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I have 5 years left on my 15yr 4.75% mortgage. Are there any mortgage options that I could refinance to and actually save money or should I just focus on paying more each month?

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Do you have a particular reason for wanting to pay off the loan? If there's only 5 years left, paying early doesn't net you a whole lot (see 'total universe' below) especially after you factor out deductability for what interest you are paying. –  Chuck van der Linden Jul 16 '11 at 7:58

4 Answers 4

If you had originally borrowed $100k at 4.75% for 15 years, the last 5 years would include a total of $3,300-$3,500 in interest payment. That is the total universe of savings available to you if you were able to get a 0.0% mortgage.

Unless the mortgage is huge, I think that in most scenarios the upfront closing costs, taxes and other fees would immediately exceed any savings.

If you have the money, pay it down. Otherwise, keep on truckin' -- you have 60 short months to go.

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+1 for "total universe of savings available to you" that is a great way to look at it –  Justin Ohms Jul 15 '11 at 16:50

You probably won't save much, if anything at all, by getting another fixed-term mortgage.

The last part of a mortgage is mostly principal payments. If you borrowed $200k (guessing) at 4.75% then during the last five years you'll pay about $10.5k in interest, as opposed to $41.7k in the first five years and $27.9k in the second five. Another fixed rate loan won't get you a whole lot lower than 4.75%.

If you can score a teaser rate (say 2.5% for the first five years) on the balance at the beginning of year 11, and pay the same amount that you were before ($1,555) then you'd knock out the mortgage in 57 months and save yourself a little under $5k. If the refinance costs only a few hundred, then you might make out.

Anyway, you may find other similar options that have a low teaser rate but (goody for you) you won't be around long enough to see it jump up. Just watch for prepayment penalties.

I'd probably just bump up my payments, though. I went through a refinance and I felt like my hand was forced a lot in that process, but your mileage may vary. :)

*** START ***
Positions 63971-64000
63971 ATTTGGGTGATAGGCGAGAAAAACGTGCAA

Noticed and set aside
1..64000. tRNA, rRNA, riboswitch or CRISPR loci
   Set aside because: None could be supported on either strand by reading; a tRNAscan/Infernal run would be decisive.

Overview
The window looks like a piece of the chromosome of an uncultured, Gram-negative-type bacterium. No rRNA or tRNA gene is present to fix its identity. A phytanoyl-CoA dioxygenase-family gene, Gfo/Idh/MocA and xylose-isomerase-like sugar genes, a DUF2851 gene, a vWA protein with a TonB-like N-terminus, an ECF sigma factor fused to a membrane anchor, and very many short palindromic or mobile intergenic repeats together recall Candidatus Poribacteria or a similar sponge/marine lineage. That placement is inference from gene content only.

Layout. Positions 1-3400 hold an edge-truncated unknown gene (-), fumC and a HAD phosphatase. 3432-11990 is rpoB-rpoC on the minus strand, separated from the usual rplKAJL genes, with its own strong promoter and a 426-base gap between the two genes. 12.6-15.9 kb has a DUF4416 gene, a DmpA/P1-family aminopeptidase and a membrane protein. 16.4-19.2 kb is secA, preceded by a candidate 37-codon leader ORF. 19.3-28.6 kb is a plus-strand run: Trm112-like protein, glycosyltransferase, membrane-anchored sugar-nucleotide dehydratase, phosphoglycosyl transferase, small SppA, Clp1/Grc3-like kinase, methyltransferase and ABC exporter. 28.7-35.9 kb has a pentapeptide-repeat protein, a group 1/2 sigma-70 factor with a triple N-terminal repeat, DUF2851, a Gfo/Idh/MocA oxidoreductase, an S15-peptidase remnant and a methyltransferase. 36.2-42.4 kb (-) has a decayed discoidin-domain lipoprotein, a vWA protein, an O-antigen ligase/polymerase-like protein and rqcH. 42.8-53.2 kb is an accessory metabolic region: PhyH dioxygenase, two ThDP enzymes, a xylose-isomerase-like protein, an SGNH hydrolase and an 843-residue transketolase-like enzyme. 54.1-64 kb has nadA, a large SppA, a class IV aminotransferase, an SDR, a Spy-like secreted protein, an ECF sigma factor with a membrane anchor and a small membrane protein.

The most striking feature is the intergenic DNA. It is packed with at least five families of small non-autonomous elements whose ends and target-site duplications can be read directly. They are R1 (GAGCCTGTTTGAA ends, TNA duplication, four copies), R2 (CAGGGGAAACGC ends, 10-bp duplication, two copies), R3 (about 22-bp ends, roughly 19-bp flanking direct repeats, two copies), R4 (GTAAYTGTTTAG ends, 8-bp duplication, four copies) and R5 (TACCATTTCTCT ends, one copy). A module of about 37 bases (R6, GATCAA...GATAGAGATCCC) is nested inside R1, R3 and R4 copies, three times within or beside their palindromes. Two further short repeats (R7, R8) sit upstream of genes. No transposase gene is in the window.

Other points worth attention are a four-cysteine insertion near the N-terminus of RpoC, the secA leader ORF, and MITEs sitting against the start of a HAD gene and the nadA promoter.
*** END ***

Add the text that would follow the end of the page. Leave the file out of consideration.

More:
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Another option would be to not refinance but also not pay any extra each month but to continue as you are making the existing payments and just put the "extra" you would have paid aside in an investment of some type (something you are comfortable with)

This as the added benefit of not tying up this extra money in your house should you need it in the next few years for something else.

You would then have the option in 2 or 3 years of continuing on this path or closing the investment and paying off the remaining principal in one lump sum.

If nothing else that big payment would be a really fun check to write.

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You don't say how long your mortgage has to go until it's paid off, but presumably it's only five or ten years. Hopefully that means your payments now represent a smaller fraction of your income than they did ten years ago. That means your risk level may have changed. How bad would it be for you if your mortgage payments went up by 50%? Would it be disastrous, or could you survive by some means.

If higher mortgage payments wouldn't break you, now may be the time to look at a variable rate mortgage. Variable rates are typically than fixed rates on average, because you are assuming some of the risk. Rates are probably going up over the next five years, but they are probably going to be less than 4.75% on average - otherwise the banks wouldn't be offering 4.75% 5 year fixed rates. The downside is that rates MIGHT go up to much more than 4.75%. So you need to be in a position where you can take the worst the markets might throw at you - but if you can, then on average you will come out ahead.

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From the OP: "5 years". –  gef05 Jul 15 '11 at 14:05
    
I wasn't sure if that was five years until the fixed term runs out, or 5 years until the mortgage is paid off. –  DJClayworth Jul 15 '11 at 14:41
    
@ DJClayworth. Got it. –  gef05 Jul 15 '11 at 18:22

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